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Article Publish Status: FREE
Abstract Title:

Interactive effect of chemical substances and occupational electromagnetic field exposure on the risk of gliomas and meningiomas in Swedish men.

Abstract Source:

Cancer Epidemiol Biomarkers Prev. 2002 Dec ;11(12):1678-83. PMID: 12496061

Abstract Author(s):

Ana Navas-Acién, Marina Pollán, Per Gustavsson, Birgitta Floderus, Nils Plato, Mustafa Dosemeci

Article Affiliation:

Ana Navas-Acién

Abstract:

The objective of our study was to investigate the possible interactive effect of occupational exposure to extremely low-frequency magnetic field (ELFMF) and to known or suspected carcinogenic chemicals on the incidence of the two main histological types of brain cancer, gliomas and meningiomas, in a cohort of male Swedish workers. The historical cohort of all Swedish men gainfully employed in 1970 were followed 19 years (1971-1989). Exposure to ELFMF and to nine chemicals were assessed using two Swedish job exposure matrices based on occupational codes and industrial activity. Relative risks adjusted for age, period, geographical area, and town size were computed using log-linear Poisson models. The main finding was the absence of ELFMF effect on glioma risk in the absence of a simultaneous exposure to chemical products. The effect of petroleum products was independent of the intensity of ELFMF exposure whereas solvents, lead, and pesticides/herbicides were only associated with glioma in workers also exposed to moderate or high levels of ELFMF. On the other hand, whereas ELFMF seemed to enhance the effect of specific chemicals in the causation of gliomas, we did not find a relationship between ELFMF exposure and meningiomas. The potential for ELFMF to act as an effect modifier of the association of chemical agents and glioma is an interesting new finding. It would be worthwhile to evaluate this hypothesis for other tumors. Also, it is necessary to confirm these results in epidemiological studies with individual exposure assessments, and in experimental studies that may elucidate whether there is a true causal mechanism for the results we observed.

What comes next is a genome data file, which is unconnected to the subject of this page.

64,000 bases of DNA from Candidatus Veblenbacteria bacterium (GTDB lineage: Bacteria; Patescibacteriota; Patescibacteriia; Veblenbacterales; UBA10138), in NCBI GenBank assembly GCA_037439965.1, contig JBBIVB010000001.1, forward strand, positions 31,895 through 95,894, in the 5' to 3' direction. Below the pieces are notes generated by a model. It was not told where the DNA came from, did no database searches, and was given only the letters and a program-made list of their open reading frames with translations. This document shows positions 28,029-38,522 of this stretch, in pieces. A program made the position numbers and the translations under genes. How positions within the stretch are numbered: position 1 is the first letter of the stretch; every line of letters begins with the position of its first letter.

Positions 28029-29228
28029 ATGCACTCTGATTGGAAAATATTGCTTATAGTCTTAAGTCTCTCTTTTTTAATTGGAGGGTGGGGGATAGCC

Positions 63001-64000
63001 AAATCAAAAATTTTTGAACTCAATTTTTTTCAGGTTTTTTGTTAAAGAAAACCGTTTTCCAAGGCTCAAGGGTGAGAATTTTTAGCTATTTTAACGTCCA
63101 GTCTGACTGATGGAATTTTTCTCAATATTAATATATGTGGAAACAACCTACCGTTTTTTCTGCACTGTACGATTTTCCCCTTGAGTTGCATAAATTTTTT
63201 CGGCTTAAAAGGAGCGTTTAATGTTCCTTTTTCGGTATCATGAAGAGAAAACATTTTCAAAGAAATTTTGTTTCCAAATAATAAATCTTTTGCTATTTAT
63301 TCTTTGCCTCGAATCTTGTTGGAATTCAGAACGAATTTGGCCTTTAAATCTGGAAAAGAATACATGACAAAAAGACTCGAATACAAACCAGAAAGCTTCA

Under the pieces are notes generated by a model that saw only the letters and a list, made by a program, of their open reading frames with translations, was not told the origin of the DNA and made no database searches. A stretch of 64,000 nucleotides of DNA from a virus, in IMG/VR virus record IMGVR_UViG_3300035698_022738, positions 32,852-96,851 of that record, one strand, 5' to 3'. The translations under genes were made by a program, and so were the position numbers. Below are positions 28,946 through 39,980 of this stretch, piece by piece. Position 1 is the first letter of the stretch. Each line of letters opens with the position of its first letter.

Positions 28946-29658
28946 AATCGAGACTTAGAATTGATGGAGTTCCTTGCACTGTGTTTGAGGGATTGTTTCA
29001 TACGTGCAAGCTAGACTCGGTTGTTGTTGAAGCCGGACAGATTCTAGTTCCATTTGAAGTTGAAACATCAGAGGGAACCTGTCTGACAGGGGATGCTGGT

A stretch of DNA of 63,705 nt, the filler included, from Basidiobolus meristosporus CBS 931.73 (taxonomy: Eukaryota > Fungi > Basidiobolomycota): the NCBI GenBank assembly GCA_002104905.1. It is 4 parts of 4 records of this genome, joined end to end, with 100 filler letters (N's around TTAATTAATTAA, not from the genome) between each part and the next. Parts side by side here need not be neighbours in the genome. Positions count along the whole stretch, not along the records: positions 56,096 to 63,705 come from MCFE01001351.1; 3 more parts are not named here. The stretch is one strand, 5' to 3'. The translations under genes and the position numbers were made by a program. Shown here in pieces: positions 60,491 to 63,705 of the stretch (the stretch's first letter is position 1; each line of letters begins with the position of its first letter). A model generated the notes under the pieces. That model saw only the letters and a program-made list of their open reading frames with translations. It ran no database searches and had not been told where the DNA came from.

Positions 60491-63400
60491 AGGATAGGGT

Study Type : Human Study

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